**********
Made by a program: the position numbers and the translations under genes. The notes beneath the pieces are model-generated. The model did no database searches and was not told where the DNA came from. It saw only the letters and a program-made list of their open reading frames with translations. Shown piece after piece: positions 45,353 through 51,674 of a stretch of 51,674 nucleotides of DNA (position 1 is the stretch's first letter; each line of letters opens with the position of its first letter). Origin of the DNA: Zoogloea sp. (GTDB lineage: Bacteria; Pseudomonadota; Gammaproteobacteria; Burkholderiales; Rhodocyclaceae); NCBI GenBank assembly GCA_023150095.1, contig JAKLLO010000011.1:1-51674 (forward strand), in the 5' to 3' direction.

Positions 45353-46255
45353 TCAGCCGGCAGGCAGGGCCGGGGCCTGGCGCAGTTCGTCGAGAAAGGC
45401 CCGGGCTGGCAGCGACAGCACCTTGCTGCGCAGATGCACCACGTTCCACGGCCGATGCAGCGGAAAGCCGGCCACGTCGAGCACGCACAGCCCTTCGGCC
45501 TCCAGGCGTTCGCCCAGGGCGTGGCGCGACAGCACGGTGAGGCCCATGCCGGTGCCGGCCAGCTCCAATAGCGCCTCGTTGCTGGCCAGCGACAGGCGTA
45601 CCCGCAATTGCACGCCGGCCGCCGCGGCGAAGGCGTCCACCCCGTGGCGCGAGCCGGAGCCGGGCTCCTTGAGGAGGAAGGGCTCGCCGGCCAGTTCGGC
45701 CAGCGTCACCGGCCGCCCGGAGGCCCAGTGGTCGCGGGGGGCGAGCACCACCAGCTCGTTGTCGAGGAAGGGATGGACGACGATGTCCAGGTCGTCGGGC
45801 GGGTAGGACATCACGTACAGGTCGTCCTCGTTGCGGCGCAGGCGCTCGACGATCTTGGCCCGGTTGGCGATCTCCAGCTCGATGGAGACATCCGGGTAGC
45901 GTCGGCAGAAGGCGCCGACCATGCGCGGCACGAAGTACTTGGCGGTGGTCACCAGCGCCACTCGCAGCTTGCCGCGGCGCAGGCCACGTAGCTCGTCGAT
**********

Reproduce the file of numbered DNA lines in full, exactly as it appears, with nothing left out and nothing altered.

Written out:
Made by a program: the position numbers and the translations under genes. The notes beneath the pieces are model-generated. The model did no database searches and was not told where the DNA came from. It saw only the letters and a program-made list of their open reading frames with translations. Shown piece after piece: positions 45,353 through 51,674 of a stretch of 51,674 nucleotides of DNA (position 1 is the stretch's first letter; each line of letters opens with the position of its first letter). Origin of the DNA: Zoogloea sp. (GTDB lineage: Bacteria; Pseudomonadota; Gammaproteobacteria; Burkholderiales; Rhodocyclaceae); NCBI GenBank assembly GCA_023150095.1, contig JAKLLO010000011.1:1-51674 (forward strand), in the 5' to 3' direction.

Positions 45353-46255
45353 TCAGCCGGCAGGCAGGGCCGGGGCCTGGCGCAGTTCGTCGAGAAAGGC
45401 CCGGGCTGGCAGCGACAGCACCTTGCTGCGCAGATGCACCACGTTCCACGGCCGATGCAGCGGAAAGCCGGCCACGTCGAGCACGCACAGCCCTTCGGCC
45501 TCCAGGCGTTCGCCCAGGGCGTGGCGCGACAGCACGGTGAGGCCCATGCCGGTGCCGGCCAGCTCCAATAGCGCCTCGTTGCTGGCCAGCGACAGGCGTA
45601 CCCGCAATTGCACGCCGGCCGCCGCGGCGAAGGCGTCCACCCCGTGGCGCGAGCCGGAGCCGGGCTCCTTGAGGAGGAAGGGCTCGCCGGCCAGTTCGGC
45701 CAGCGTCACCGGCCGCCCGGAGGCCCAGTGGTCGCGGGGGGCGAGCACCACCAGCTCGTTGTCGAGGAAGGGATGGACGACGATGTCCAGGTCGTCGGGC
45801 GGGTAGGACATCACGTACAGGTCGTCCTCGTTGCGGCGCAGGCGCTCGACGATCTTGGCCCGGTTGGCGATCTCCAGCTCGATGGAGACATCCGGGTAGC
45901 GTCGGCAGAAGGCGCCGACCATGCGCGGCACGAAGTACTTGGCGGTGGTCACCAGCGCCACTCGCAGCTTGCCGCGGCGCAGGCCACGTAGCTCGTCGAT